SDT Tech Briefing

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Information about SDT Tech Briefing

Published on June 19, 2007

Author: Mentor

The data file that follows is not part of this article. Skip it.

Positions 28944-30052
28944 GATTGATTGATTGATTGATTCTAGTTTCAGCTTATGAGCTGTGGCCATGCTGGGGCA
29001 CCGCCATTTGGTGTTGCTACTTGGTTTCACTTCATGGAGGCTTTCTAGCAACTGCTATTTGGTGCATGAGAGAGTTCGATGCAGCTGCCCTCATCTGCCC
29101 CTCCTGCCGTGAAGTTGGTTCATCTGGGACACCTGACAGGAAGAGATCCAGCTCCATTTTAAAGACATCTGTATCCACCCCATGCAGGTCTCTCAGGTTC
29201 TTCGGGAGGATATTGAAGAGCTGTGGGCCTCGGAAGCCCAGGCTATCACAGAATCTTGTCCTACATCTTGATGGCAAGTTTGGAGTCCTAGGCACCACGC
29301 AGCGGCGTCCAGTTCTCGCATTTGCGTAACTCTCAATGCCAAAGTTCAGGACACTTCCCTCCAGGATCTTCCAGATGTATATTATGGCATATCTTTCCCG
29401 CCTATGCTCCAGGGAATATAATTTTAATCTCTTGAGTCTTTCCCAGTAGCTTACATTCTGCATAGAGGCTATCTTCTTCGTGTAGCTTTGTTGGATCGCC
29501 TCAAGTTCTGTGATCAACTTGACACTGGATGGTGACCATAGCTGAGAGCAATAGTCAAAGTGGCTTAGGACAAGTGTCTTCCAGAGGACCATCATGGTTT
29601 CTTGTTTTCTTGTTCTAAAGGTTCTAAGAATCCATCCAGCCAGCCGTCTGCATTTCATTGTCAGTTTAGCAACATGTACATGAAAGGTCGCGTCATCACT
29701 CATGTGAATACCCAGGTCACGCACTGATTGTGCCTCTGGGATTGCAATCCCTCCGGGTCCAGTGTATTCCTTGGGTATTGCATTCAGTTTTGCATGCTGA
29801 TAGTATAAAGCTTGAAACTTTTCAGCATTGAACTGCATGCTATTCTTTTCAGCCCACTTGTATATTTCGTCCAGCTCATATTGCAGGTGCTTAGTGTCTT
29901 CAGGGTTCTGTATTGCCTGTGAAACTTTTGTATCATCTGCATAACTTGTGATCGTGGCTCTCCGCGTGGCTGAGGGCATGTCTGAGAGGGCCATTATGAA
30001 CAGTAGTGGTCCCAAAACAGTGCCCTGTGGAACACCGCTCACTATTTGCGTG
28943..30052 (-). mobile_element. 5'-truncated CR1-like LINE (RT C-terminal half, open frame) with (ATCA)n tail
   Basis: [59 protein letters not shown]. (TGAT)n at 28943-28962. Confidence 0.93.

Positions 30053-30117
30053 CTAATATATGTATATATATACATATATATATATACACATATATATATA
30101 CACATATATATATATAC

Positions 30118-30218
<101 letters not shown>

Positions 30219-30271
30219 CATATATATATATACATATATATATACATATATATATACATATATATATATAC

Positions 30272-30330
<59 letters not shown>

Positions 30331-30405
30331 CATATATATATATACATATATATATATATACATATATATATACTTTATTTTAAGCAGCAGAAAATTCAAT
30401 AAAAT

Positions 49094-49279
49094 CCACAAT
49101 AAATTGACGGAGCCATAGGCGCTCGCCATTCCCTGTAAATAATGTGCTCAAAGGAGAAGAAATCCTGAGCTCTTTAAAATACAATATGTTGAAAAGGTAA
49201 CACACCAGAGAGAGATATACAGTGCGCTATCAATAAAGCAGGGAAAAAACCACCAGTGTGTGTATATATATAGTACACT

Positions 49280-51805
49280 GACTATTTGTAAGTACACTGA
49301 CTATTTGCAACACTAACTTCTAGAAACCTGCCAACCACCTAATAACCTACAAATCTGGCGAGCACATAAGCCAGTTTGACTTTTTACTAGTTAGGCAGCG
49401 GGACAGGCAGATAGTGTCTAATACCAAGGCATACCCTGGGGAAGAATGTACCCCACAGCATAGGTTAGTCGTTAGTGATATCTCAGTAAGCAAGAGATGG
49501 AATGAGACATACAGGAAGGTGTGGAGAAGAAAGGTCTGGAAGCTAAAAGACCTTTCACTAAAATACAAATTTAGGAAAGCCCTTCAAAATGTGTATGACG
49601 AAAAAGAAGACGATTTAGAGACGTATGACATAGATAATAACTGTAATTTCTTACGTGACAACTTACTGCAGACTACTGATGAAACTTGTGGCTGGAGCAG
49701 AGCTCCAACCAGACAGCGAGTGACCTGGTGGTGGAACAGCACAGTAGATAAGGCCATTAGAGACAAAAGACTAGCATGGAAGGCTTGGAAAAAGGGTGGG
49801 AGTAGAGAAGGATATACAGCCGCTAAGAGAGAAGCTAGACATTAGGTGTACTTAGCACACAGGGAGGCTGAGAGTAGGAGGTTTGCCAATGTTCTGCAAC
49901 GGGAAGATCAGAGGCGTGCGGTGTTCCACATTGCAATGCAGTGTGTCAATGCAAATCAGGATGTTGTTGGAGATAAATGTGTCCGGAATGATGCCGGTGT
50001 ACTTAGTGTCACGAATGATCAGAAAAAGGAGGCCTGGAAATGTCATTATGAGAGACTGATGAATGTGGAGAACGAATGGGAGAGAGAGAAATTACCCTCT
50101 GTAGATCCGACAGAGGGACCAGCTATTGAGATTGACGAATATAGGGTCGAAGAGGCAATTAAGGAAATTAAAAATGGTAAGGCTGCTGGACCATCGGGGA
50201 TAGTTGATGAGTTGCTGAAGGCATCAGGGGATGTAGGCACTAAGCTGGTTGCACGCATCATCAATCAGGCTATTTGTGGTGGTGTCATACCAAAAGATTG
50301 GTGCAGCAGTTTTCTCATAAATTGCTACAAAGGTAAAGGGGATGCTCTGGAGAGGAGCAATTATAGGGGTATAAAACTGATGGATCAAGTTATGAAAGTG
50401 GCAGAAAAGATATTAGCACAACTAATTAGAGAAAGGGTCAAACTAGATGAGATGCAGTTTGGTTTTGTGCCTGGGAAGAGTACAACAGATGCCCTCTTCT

Stanford Desktop Tools:  Stanford Desktop Tools Making the Move from MacLeland and PC-Leland to Stanford Desktop Tools Ammy Hill, IT Services 23 February 2007 Tech Briefing, Turing Auditorium Short History of PC-Leland & MacLeland:  Short History of PC-Leland andamp; MacLeland PC- and MacLeland Were Developed at Stanford To support the use of Stanford’s eccentric Kerberos authentication infrastructure in the early days of Windows and Mac OS User authentication for client software like Eudora or Samson User authentication for some web-based services (via S/Ident) To help emphasize the importance of secure computing as part of a memorable user education campaign in the mid-90s To provide other useful features in a single convenient package Secure screen lock POP mail proxy to support Kerberos 4 authentication for email AFS file system mounting (additional software required) GUI for managing Kerberos tickets and issuing AFS commands SUNet ID password change functionality No Existing Tools for Mac or PC Then Met Our Needs Why Move Away From PC-/MacLeland?:  Why Move Away From PC-/MacLeland? If We Build It, We Have to Maintain It Homespun software is expensive to support: minimally customized standards-based open source solutions are a better alternative Kerberos Authentication Has Become Widely Used So Microsoft, Apple, other vendors, open source projects, etc., now offer plenty of Kerberos and AFS software that meets our needs PC-/MacLeland Features Are No Longer Required Windows and Mac OS X have built-in support for Kerberos Windows and Mac OS now provide easy-to-use secure screen locks The mail proxy is unneeded andamp; shouldn’t be used: KPOP is K4 only Because of a security flaw, S/Ident, which among other things once mimicked 'single sign-on' for HTTP sessions, is no longer in use Stanford Desktop Tools Updates ESS Software! Kerberos Authentication at Stanford:  Kerberos Authentication at Stanford Stanford Is Retiring Its Obsolete K4 Infrastructure As of April 2008 Stanford will be strictly a Kerberos 5 operation SDT, which supports K5 only, is where this infrastructural change meets desktop computing Kerberos, the 3-headed dog from Greek mythology, still has only 3 heads, though… Stanford Desktop Tools: Installation:  Stanford Desktop Tools: Installation SDT May Be Obtained from the Essential Stanford Software Web Site Installing SDT Will Remove Some Older Software Windows: PC-Leland and any old AFS software will be removed Macintosh: MacLeland will be removed SDT Requires Oracle Calendar Client Version 10 Kerberos for Windows is installed with SDT Samson for Windows, now used only for access to Spires applications and databases, appears to work with KfW, but this configuration isn’t supported Stanford Desktop Tools: Authentication:  Stanford Desktop Tools: Authentication SDT Provides Kerberos 5 Authentication Services Mac OS X (as of 10.2) ships with MIT Kerberos pre-installed SDT configures the Mac’s Kerberos software for use at Stanford The SDT dock icon menu provides easy access to an authentication dialog box and to Kerberos ticket status information Windows’ native Kerberos has to be supplemented The SDT installer also installs MIT Kerberos for Windows, including Network Identity Manager (NIM), and configures it for use at Stanford The SDT system tray icon functions like the Mac’s dock icon SDT allows concurrent user authentication to Stanford’s WIN.STANFORD.EDU and Kerberos realms on machines joined to the Stanford Windows Infrastructure NIM’s 'New Credentials' dialog box replaces PC-Leland’s log-on screen MIT Kerberos for Windows shows up as a separate software package in Add/Remove Programs All MIT Kerberos distributions include many useful command line tools Network Identity Manager Log-on Prompt:  Network Identity Manager Log-on Prompt Mac Kerberos Authentication Prompt:  Mac Kerberos Authentication Prompt Stanford Desktop Tools: Software Update:  Stanford Desktop Tools: Software Update SDT Keeps Essential Stanford Software Up-to-Date SDT’s Software Update works the same on Mac and Windows You configure SDT to check for updates on a schedule you prefer The default setting is to check once per week at noon You may specify daily, weekly or monthly checks at any hour You also specify which applications you want to keep updated For now SDT can only update or install a subset of all ESS software In a coming version SDT won’t be thus limited SDT is self-updating, unless you configure it not to be In SDT’s main window there is a link to a web page with more information about each application that it can install or update SDT’s System Tray or Dock Icon Is a Gateway… To Kerberos tools, software update tools, optionally AFS tools… Stanford Desktop Tools: Main Window:  Stanford Desktop Tools: Main Window Stanford Desktop Tools: Preferences:  Stanford Desktop Tools: Preferences Stanford Desktop Tools: OpenAFS:  Stanford Desktop Tools: OpenAFS If You Install OpenAFS, SDT Provides Quick Access The SDT system tray or dock icon menu lets you launch the AFS Controller or mount recently accessed AFS volumes from a list Windows: right-click the SDT system tray icon Mac: right-click, ctrl-click, or click-hold the dock icon OpenAFS provides context menus for both Mac OS and Windows If you right-click or ctrl-click an AFS directory in the Mac’s Finder or in Windows Explorer, there will be an AFS menu item that you can use to view or set ACLs, etc OpenAFS, as the name suggests, is an open source project The GUI AFS Controller has been developed at Stanford We have a good working relationship with the OpenAFS project team, but can only influence, not control, the direction of future development Stanford Desktop Tools: Single Sign-on:  Stanford Desktop Tools: Single Sign-on What Is Single Sign-on? A single log-in gains you access to multiple resources, such as web applications, that require you to identify, or 'authenticate,' yourself In other words, you don’t have to enter your password so often SDT Makes Single Sign-on Easier—but… At present only two groups of users will benefit Mac users, especially those whose local account’s short name and password match their SUNet ID and password exactly Windows users whose PCs are joined to the Stanford Windows Infrastructure and who log on to their WIN account The SDT for Windows installer configures both IE and Firefox for Stanford single sign-on SDT for the Mac will soon also configure Firefox, while Safari requires no special configuration Single Sign-on Continued:  Single Sign-on Continued Manual Configuration of Your Browser Is Easy Instructions are available here: And once you’ve configured the browser, you’ll also need to visit another web page where you’ll click a 'Test' and then an 'Enable' button that sets a persistent HTTP cookie for Stanford’s weblogin servers: Yesterday (22 February) Single Sign-on for Web Applications Became Possible for Windows Users The 2-way cross-realm trust between Stanford’s Windows Kerberos realm and the *nix-based MIT Kerberos 5 realm is now complete Again, only users who log on to Stanford’s WIN domain can benefit Some web applications (Axess, e.g.) still require a separate log-on Weblogin “Advanced Settings”:  Weblogin 'Advanced Settings' Weblogin “Advanced Settings”:  Weblogin 'Advanced Settings' Enabling HTTP Negotiate for Weblogin:  Enabling HTTP Negotiate for Weblogin On the Horizon:  On the Horizon Many Improvements to SDT Are Coming The ability to install and update site-licensed software that requires user authentication for download A revamped and more 'intuitive' user interface Performance enhancements, and oh so much more! MIT Kerberos for Windows 3.2 Expected in Spring A friendlier user interface that better hides all the geeky stuff Full support for Windows Vista (3.1 already runs on Vista, but it’s not supported on that platform) The 'New Credentials' dialog box will take focus as the frontmost window when authentication is required NIM Will Be Able to Change SUNet ID Passwords Probably by late March, once K5 is Stanford’s master realm for passwords: meanwhile it is recommended that one use the StanfordYou web site for password changes Moving to Stanford Desktop Tools:  Moving to Stanford Desktop Tools As of April 2008, When Stanford’s Kerberos 4 Realm Joins Other Forgotten Kingdoms in the Dustbin of History, No One Should Be Using PC-Leland or MacLeland Encourage the Computer Users You Support to Adopt SDT Sooner Rather Than Later When they get a new computer After a big annual deadline When other upgrades are happening SDT Is Self-Updating: To Have It Is Always to Have the Latest Version! As well as the latest versions of MIT Kerberos for Windows, OpenAFS (if installed), and other ESS software, with all the improvements, bug fixes, and security patches that the release of new software portends A Tech Express Talk on SDT Is Scheduled for March 22nd Frequently Asked Questions:  Frequently Asked Questions Frequently Asked Questions and Their Answers Are Now Available on the Stanford IT Services FAQ Site: Links for More Information:  Links for More Information SDT Documentation on the ESS Site SDT FAQ Pages;cat=23;cat=24 SDT Release Notes MIT Kerberos OpenAFS Project Stanford AFS Software Download and Documentation Any questions at the present time? We’re here to help you.If you do have questions, comments orconcerns about Stanford Desktop Tools:  Any questions at the present time? We’re here to help you. If you do have questions, comments or concerns about Stanford Desktop Tools: